Therefore being 2-1 down within 2 minutes of the restart was a complete surprise. Hearts froze again as St Mirren pushed forward and Dummett’s low left wing cross was hammered in through Steven Thompson for a scoreline that looked impossible some 30 minutes earlier. We waited for a response, it never came. Only Taouil and Stevenson looked capable of producing something that would created an equaliser as Sutton and Ngoo upfront become more and more isolated. While Hearts got worse, St Mirren started to dominate and while it was welcoming to see Dylan McGowan block a Steven Thompson shot, the Buddies added a 3rd on 66 minutes. On loan Newcastle player Conor Newton, who had largely been anonymous up until that point, broke through the midfield and played a good 1-2 with Goncalves before smashing a shot past MacDonald to make the game safe it appeared. Locke tried mixing it up with Arvydas Novikovas and Jason Holt coming on as well as surprisingly taking off Taouil to get a goal back. That nearly came on 83 minutes when McHattie skipped past some weak Saints challenges and set up Stevenson in the box but he amazingly crashed his shot off the crossbar. He wouldn’t be denied a minute later however as he was again sent away down the left and fired a low shot past Samson and into the bottom corner. Hearts now pushed everyone forward and Stevenson nearly had his hattrick in the last minute when a powerful low shot was just turned behind by Samson. Four minutes of injury time came and went but the ball was mainly played in our half so it wasn’t a surprise to see us create no more chances and see the Buddies win their first ever Scottish League Cup.
The thing about having seats so high up at Hampden and on the end of a row is that you can make a quick escape afterwards so you don’t have to watch another team pick up the trophy. On the long walk back to Glasgow’s city centre we could dissect where it all went wrong as for the first 30 minutes, there was only going to be one winner in this game. However, if you go missing for long periods in a cup final, you probably won’t win it. So credit to St Mirren for hanging in there and taking their chances and yet again we rue not having a player that can take these numerous chances we always seem to create. This confirmed it has been a dreadful season for us but hopefully a positive takeover in the summer and some more stability can see us back up towards the top of the SPL where we belong. Back in Edinburgh, we walked past some of the route that the victory parade would have gone past to see the barriers and signs up – a sad sight and “it could have been”. For the neutral, this would have been a great game to watch. To lose, you’ve just got to pick yourselves up and go again. Hopefully, we’ll have the opportunity to do that next season.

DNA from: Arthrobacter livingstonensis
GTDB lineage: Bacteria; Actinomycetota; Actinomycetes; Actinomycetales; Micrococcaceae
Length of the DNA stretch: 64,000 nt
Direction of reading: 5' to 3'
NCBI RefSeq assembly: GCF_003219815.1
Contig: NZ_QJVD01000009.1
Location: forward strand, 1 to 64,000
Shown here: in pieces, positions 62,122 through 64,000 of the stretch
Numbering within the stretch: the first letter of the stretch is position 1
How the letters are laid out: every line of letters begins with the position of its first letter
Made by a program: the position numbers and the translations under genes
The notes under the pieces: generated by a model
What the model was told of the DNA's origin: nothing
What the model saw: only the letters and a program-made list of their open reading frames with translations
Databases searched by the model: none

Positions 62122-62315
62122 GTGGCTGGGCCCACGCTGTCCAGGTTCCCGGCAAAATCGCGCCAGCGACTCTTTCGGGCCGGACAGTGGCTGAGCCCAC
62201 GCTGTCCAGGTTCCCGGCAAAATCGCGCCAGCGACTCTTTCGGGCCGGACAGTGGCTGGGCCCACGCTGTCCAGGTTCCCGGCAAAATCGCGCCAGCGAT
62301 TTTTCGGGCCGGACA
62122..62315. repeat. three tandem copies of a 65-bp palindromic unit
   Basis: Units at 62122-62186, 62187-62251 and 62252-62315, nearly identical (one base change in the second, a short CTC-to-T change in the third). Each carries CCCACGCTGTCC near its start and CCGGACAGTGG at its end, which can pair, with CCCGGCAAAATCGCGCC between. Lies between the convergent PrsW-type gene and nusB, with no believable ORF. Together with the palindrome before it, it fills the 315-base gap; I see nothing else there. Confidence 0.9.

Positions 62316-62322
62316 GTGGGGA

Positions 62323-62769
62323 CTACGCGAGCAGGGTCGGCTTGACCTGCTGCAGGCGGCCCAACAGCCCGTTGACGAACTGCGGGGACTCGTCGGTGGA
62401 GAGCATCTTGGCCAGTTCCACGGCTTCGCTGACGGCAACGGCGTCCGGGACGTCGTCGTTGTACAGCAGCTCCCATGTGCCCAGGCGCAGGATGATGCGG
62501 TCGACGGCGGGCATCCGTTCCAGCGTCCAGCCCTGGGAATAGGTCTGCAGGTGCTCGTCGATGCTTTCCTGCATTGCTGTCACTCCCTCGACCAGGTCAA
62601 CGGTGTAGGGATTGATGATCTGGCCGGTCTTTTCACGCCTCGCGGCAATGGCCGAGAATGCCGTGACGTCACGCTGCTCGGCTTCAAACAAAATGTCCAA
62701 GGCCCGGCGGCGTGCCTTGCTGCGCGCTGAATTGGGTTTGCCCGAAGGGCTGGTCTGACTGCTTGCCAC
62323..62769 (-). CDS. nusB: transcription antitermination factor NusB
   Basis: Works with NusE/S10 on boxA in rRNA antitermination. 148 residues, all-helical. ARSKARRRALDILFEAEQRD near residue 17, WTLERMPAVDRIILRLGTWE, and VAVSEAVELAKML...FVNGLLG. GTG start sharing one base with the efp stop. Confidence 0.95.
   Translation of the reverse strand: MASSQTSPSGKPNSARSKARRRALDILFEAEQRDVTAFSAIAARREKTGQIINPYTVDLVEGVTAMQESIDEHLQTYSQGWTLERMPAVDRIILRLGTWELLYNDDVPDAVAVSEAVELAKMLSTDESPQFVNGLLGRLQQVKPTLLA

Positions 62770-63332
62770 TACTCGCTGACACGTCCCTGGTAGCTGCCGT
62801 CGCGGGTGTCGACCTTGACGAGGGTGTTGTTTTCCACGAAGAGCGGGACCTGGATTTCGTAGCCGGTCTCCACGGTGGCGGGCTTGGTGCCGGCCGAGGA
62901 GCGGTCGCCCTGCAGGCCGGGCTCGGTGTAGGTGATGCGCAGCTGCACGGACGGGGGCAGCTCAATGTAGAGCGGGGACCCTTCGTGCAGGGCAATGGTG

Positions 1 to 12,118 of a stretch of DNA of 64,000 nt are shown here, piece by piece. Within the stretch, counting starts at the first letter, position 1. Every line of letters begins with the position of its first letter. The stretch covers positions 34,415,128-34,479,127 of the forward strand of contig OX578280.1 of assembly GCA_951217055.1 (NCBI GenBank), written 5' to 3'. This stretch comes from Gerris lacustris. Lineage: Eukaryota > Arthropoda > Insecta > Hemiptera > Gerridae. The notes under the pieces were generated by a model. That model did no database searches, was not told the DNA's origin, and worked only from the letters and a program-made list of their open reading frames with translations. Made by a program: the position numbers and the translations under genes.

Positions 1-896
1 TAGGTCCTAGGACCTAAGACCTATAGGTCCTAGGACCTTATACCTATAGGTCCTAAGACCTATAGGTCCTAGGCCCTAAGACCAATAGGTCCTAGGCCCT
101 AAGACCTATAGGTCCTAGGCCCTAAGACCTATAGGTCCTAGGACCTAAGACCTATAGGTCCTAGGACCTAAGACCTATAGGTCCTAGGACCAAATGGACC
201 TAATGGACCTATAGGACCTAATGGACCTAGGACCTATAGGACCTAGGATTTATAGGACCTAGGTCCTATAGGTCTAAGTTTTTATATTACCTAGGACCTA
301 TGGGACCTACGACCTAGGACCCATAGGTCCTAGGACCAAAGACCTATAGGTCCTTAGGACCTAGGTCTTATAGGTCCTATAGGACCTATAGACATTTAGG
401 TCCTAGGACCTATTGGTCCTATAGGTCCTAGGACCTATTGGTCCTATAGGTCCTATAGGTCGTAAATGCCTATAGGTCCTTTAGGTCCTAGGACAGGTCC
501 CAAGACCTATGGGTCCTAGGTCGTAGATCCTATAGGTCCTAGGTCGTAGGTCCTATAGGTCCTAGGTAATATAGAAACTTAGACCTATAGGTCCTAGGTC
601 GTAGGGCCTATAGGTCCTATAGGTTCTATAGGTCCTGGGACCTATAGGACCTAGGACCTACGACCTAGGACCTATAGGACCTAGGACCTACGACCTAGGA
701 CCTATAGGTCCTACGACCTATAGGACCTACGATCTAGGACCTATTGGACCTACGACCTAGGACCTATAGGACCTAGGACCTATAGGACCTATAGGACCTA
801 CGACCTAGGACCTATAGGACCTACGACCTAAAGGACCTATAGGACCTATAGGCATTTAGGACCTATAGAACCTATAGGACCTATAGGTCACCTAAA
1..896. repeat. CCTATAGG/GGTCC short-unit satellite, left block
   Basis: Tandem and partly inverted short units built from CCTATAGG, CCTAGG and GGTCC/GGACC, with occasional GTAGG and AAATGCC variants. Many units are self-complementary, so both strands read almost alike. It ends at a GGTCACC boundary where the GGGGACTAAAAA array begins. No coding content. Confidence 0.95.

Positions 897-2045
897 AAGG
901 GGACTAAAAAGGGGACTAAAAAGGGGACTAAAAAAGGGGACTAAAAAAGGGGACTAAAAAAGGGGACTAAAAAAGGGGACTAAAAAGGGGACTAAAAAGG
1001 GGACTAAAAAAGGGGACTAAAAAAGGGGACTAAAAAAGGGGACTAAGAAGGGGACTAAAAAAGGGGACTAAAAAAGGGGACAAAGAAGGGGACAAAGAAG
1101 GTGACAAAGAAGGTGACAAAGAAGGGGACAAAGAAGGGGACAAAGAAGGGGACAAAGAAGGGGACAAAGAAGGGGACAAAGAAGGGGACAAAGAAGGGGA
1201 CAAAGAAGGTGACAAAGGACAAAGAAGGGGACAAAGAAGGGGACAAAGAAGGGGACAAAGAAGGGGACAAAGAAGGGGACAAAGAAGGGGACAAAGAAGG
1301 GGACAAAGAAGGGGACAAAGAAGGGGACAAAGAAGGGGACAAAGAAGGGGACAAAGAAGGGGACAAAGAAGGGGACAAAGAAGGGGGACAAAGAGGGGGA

- Match: 7/10 (good game, tinged with disappointment)
- Value for money: 7.5/10 (decent value for a cup final)
- Ground: 4/10 (not a fan)
- Atmosphere: 9/10 (excellent from both sides)
- Food: N/A – Didn’t eat at ground
- Programme: 7/10 (fair amount of info for £5)
- Referee: Craig Thomson – 6/10 (normal performance)